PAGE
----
I don't get it.
About a year ago, Microsoft started dismantling its patching Advance Notification Service, ANS. The official announcement said:
Moving forward, we will provide ANS information directly to Premier customers and current organizations involved in our security programs, and will no longer make this information broadly available through a blog post and Web page… For customers without a Premier support contract, we recommend taking advantage of myBulletins, which enables customers to tailor security bulletin information based on only those applications running in their environment.
And, of course, when the Security Bulletins have no content, organizations that can't afford Premiere Support get cut back to nothing. Zip.
Windows patching guru Susan Bradley has posted a feature suggestion on Microsoft's User Voice blog. Her observation:
To many a sys admin, the current communication levels in the knowledge base articles that document the contents of the cumulative Windows 10 updates are not complete enough, and we cannot determine if a released update has fixed a bug that we noted. Instead we have to rely on the community word of mouth "Gee, did that fix that issue for you?" which is not a good way to handle communication or patch management.
It would be more appropriate to include information on what non security items were fixed in each release so we can assure ourselves that what bugs we are seeing are being resolved and we no longer need to report these issues. It will also be an enticement to install updates as we will know exactly what was fixed in each patch.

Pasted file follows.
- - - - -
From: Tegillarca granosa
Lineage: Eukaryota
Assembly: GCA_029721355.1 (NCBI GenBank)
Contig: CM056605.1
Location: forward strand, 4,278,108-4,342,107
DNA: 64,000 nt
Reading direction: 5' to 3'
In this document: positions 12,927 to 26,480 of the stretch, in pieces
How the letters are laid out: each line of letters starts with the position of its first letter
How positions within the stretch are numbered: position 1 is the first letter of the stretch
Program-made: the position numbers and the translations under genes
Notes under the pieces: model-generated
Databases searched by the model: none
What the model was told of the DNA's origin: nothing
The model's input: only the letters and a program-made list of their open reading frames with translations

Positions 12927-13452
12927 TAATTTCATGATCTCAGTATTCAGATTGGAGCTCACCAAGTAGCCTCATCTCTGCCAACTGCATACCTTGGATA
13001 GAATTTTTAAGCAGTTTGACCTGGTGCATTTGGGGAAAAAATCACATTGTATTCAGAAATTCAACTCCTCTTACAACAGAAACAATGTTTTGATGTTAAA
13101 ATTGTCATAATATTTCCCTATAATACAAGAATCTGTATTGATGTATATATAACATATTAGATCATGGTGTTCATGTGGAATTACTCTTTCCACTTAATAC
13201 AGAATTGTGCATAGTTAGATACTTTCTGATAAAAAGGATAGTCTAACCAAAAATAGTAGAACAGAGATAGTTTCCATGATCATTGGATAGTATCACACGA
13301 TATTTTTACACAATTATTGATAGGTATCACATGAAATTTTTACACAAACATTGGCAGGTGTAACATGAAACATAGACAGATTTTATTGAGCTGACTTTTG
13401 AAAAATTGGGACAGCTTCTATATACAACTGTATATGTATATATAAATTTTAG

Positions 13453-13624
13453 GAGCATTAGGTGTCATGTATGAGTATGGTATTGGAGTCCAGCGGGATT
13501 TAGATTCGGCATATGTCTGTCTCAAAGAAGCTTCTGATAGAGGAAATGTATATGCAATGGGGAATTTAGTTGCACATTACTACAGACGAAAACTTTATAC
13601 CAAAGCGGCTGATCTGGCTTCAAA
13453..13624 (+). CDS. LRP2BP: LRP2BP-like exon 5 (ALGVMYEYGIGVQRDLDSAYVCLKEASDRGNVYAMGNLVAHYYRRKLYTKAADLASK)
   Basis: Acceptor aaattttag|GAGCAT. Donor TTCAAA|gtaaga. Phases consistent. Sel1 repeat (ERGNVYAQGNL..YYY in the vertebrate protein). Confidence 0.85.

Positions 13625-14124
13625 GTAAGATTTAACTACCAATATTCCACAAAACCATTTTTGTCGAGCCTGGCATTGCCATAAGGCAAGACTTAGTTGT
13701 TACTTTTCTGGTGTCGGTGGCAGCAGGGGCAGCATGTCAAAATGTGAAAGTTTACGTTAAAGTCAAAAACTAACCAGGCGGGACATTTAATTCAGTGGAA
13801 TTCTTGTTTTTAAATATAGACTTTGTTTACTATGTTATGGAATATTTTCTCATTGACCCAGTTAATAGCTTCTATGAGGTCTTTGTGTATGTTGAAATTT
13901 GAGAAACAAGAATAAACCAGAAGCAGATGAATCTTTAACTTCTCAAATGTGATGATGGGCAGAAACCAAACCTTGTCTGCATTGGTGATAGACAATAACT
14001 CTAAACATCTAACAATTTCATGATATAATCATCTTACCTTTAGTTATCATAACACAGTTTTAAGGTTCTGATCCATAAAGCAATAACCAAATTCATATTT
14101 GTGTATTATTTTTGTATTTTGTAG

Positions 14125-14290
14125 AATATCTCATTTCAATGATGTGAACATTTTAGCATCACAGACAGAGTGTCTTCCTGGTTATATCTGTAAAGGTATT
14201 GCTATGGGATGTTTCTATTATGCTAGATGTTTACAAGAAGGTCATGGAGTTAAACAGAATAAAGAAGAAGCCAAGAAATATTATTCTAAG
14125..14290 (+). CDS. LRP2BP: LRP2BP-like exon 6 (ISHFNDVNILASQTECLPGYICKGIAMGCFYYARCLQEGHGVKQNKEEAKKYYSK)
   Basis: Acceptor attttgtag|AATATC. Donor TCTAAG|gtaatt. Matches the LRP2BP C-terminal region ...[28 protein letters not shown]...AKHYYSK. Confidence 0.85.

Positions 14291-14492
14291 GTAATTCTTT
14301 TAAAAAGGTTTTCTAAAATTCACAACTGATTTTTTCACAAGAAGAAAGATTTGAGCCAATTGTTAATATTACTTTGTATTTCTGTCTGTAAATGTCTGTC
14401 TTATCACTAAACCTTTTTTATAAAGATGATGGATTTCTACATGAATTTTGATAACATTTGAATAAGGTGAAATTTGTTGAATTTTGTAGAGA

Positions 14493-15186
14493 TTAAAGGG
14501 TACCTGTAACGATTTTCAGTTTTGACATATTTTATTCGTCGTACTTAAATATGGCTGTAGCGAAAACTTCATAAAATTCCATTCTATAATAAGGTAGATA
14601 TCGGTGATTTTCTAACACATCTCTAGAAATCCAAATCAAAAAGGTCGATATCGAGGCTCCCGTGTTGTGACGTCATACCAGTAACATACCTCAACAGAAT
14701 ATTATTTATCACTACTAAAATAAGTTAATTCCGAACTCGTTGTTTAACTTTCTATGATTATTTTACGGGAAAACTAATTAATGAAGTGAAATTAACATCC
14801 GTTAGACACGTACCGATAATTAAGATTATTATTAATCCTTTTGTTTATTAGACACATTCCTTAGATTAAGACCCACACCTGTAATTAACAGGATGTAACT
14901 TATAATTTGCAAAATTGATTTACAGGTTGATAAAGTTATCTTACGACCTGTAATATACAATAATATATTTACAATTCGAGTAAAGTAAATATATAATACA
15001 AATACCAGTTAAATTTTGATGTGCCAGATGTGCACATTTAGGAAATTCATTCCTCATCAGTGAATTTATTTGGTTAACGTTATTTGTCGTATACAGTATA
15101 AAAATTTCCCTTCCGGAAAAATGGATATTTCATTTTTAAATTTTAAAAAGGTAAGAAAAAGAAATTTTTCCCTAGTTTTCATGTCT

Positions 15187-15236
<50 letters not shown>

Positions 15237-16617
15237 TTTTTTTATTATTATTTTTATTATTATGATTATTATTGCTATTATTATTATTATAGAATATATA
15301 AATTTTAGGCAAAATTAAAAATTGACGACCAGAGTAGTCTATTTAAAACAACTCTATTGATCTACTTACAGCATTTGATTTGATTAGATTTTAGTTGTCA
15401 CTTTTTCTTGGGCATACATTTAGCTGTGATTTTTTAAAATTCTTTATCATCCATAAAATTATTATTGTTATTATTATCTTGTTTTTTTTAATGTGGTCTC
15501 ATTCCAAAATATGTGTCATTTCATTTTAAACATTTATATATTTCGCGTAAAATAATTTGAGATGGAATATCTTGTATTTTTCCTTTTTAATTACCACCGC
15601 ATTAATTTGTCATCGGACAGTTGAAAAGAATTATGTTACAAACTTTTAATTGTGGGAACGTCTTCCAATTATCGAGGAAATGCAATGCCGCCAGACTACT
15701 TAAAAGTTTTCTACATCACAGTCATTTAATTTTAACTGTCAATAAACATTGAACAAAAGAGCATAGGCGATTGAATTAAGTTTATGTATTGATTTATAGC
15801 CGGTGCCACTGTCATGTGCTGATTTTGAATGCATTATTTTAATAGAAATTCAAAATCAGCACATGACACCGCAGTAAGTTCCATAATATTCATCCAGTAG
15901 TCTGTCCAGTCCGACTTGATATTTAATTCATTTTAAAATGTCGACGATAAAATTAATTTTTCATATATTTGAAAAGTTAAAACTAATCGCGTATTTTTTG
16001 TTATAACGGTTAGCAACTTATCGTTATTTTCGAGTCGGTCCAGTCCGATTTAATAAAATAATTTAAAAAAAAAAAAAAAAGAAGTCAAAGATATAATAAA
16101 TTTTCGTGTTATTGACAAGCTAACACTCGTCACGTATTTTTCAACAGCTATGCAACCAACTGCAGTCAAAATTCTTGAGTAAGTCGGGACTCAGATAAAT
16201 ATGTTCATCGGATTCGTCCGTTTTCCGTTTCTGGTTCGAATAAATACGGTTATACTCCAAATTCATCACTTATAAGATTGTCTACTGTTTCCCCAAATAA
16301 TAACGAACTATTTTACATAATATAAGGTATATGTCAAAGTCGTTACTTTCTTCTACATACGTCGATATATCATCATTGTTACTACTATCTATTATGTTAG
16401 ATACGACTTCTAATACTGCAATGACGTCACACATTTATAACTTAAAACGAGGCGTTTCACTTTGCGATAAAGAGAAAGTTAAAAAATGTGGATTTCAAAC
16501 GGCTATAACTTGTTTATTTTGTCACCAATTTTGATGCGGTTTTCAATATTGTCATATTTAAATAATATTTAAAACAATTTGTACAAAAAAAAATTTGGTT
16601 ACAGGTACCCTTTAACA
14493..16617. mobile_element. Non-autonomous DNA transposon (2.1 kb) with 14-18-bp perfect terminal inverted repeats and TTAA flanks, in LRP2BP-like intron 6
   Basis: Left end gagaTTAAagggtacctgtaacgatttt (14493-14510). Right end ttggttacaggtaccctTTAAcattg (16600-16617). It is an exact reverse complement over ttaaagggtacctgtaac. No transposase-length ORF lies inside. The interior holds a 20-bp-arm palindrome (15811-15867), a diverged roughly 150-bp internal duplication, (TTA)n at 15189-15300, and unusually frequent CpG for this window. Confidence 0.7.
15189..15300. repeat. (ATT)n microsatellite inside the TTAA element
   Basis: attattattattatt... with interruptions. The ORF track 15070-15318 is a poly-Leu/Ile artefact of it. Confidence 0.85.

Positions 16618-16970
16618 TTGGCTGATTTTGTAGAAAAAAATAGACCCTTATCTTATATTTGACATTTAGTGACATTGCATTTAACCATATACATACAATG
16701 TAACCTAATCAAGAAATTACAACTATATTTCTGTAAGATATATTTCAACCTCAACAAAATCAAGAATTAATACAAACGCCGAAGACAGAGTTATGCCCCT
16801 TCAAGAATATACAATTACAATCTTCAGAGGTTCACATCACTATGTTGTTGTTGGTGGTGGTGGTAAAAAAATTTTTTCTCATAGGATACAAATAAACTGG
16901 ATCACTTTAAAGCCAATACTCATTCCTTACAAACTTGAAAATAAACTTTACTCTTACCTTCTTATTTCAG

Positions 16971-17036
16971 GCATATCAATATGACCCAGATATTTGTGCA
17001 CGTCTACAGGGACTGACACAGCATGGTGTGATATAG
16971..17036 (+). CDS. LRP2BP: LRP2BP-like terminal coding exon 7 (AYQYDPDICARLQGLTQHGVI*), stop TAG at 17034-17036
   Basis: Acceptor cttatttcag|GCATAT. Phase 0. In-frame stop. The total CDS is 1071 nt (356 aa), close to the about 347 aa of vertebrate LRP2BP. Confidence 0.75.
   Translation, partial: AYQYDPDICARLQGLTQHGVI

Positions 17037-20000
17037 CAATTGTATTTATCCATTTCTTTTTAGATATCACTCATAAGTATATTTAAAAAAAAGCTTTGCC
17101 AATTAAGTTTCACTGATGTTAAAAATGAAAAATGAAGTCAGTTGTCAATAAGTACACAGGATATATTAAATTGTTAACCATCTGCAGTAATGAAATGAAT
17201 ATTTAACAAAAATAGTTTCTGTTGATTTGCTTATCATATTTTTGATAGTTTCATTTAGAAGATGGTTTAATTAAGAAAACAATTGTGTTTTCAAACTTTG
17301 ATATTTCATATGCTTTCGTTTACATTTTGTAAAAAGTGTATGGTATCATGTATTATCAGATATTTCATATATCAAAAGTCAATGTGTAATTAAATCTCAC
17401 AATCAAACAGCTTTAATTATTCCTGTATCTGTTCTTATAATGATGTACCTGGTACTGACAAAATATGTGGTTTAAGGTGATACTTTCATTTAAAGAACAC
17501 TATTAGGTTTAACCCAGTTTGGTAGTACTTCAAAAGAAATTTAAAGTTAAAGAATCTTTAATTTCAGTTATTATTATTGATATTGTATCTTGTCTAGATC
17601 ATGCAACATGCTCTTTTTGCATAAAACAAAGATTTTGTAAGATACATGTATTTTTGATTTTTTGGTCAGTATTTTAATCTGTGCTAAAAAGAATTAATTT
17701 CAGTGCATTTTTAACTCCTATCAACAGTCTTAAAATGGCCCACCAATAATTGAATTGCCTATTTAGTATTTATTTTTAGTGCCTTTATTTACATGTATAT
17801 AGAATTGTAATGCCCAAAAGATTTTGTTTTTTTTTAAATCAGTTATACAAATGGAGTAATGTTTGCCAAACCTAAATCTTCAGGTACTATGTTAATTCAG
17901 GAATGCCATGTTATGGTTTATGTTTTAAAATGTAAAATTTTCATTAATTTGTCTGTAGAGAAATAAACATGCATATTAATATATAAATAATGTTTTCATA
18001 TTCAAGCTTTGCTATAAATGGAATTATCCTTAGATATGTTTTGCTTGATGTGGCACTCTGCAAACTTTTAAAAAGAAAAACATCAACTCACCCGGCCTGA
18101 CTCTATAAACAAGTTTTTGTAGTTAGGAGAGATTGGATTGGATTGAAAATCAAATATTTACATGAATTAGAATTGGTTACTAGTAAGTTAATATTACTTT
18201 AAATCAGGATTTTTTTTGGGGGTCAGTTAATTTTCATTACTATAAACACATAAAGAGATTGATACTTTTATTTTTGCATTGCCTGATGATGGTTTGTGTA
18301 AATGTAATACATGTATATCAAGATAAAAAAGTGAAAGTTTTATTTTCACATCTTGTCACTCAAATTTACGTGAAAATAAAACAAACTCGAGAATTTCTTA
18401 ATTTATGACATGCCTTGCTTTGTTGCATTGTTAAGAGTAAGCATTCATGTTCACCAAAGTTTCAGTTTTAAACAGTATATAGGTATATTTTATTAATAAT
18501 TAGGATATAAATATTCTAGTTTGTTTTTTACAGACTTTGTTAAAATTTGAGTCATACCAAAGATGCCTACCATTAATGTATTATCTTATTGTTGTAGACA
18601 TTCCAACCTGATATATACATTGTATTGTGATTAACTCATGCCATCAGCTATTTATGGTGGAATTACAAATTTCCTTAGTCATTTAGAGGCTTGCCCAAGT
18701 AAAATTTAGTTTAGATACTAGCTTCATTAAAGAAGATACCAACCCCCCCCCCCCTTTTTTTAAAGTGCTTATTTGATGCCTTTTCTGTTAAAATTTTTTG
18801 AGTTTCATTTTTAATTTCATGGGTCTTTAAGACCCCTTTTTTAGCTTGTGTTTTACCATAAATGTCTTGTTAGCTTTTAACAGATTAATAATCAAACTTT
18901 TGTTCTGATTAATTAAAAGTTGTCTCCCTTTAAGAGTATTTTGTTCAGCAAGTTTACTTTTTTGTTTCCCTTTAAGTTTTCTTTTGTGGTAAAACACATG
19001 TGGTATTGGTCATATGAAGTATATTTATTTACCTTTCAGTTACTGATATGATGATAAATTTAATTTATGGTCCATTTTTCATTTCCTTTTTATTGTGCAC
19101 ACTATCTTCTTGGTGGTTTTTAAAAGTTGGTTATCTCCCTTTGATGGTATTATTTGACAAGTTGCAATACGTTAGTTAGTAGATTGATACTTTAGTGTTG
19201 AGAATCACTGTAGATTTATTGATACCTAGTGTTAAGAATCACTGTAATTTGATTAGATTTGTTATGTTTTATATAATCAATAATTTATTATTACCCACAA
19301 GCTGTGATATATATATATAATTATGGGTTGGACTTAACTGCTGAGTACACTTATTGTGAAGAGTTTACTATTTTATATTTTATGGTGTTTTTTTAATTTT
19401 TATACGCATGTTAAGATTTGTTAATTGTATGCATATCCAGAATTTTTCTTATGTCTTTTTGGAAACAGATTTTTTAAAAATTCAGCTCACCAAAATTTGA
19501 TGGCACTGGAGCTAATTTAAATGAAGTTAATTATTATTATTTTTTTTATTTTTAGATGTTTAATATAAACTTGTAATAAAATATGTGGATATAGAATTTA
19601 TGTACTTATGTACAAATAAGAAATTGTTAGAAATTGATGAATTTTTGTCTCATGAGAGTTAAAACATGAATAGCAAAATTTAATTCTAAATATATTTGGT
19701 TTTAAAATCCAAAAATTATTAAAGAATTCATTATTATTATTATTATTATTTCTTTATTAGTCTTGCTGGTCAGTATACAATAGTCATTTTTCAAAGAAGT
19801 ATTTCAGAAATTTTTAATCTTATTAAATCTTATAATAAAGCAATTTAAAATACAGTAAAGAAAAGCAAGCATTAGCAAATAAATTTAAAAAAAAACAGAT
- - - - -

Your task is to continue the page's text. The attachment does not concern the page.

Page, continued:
While consumers have less options to opt out of updates, Enterprises still have the ability with WSUS to fully control when updates get installed on machines. Thus having timely and actionable information from the vendor is key to getting patches installed quickly. If we have to rely on word of mouth reports of included fixes in patches and then wait for sufficient community affirmation of these resolutions, it will delay our installation of updates.
I would only add that Windows cognoscenti -- not only admins -- are getting punched in the gut, as are tech support crews, both hardware and software, which have to work with Microsoft patches. So are family tech gurus, office Windows experts, and nearly about everyone beyond the "I give up, sock it to me Microsoft" class of Windows 10 users.
Will admins stand up in force and refuse to work with Windows 10, until Microsoft opens up a bit? Hard to say, but one thing's for sure: Secrecy in patching doesn't work any better than secrecy in development.
And if a company's admins refuse to support Windows 10, where does that leave Microsoft?
Do yourself a favor. Hop over to the User Voice blog and vote for "coherent KB articles for Windows 10 updates and not rambling lists of files that were changed."
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